"The school was free to all and was crowded with scholars of all ages, from little folks of our own size up to young men grown. The school-master, Daniel Granger, was a little, thin, wiry, energetic Yankee, with black hair, sallow complexion, and piercing black eyes; and when excited appeared to us a demon of ferocity. He flogged great strapping fellows of twice his size, and talked savagely of . . . throwing them through the walls of the schoolhouse. He threw a large jack-knife, carefully aimed so as just to miss, at the head of a boy who was whispering near me."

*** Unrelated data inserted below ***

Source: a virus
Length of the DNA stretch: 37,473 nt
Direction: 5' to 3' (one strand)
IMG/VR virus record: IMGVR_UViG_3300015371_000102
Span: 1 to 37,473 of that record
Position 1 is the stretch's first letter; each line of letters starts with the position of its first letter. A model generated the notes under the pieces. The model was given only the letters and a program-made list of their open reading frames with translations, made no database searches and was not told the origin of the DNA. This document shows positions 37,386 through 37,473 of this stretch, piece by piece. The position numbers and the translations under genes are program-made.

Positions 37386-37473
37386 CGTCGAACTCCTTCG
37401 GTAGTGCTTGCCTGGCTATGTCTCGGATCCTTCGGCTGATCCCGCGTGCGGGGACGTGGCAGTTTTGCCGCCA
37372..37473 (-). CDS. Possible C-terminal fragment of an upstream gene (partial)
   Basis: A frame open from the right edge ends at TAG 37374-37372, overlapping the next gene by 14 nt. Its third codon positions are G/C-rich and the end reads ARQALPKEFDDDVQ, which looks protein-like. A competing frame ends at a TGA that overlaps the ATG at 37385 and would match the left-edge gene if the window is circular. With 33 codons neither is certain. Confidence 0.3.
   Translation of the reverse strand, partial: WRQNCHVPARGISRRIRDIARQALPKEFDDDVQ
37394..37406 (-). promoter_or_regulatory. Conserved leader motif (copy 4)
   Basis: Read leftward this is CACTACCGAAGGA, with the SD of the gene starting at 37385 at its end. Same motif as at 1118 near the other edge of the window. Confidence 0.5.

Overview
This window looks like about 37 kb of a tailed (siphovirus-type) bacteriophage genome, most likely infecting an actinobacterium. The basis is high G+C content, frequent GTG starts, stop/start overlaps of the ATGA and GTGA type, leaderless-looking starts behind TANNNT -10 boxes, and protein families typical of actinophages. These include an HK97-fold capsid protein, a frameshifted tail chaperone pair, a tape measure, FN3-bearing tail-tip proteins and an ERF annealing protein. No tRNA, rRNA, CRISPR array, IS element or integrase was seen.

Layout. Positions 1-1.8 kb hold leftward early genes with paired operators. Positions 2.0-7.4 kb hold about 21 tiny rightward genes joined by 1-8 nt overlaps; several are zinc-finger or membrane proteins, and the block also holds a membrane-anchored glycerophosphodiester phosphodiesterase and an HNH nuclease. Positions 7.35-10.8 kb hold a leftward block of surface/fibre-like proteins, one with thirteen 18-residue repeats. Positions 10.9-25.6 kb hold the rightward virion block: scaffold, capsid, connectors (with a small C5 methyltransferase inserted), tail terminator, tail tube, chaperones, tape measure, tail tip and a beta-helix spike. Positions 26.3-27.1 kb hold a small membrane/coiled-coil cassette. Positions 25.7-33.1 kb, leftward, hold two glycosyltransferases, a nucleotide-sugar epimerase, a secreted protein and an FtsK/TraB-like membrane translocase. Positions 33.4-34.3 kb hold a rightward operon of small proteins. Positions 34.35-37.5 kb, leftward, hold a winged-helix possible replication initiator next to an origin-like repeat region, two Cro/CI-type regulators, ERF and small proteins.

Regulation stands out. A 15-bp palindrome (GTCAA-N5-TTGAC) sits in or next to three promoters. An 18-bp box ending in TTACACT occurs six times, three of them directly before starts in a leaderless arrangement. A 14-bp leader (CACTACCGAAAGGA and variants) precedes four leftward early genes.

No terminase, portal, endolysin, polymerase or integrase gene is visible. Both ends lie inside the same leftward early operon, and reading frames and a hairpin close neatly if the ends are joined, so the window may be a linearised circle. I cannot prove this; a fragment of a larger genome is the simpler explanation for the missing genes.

Despite the brief frightening experience with Granger, Rud regarded Joan Hills Murray, who ran a private grade school in Delaware, as his "first teacher." Both children studied hard and their uncle, Sardis Birchard, helped finance their later private schooling. Rud attended Norwalk Seminary in Ohio, then another private institution in Connecticut. He then enrolled in Kenyon College, at Gambier, Ohio, where he was named valedictorian of the class of 1842. In keeping with the ambitions and dreams of Fanny and Sardis for his future, Rud decided to pursue a legal career. He studied in a law office in Columbus for ten "vexatious and tedious" months before entering Harvard Law School, earning a bachelor of laws degree in 1845. He joined the Ohio bar that year and opened a practice in Uncle Sardis's town of Lower Sandusky (which within a few years was renamed Fremont).
Law Career and Marriage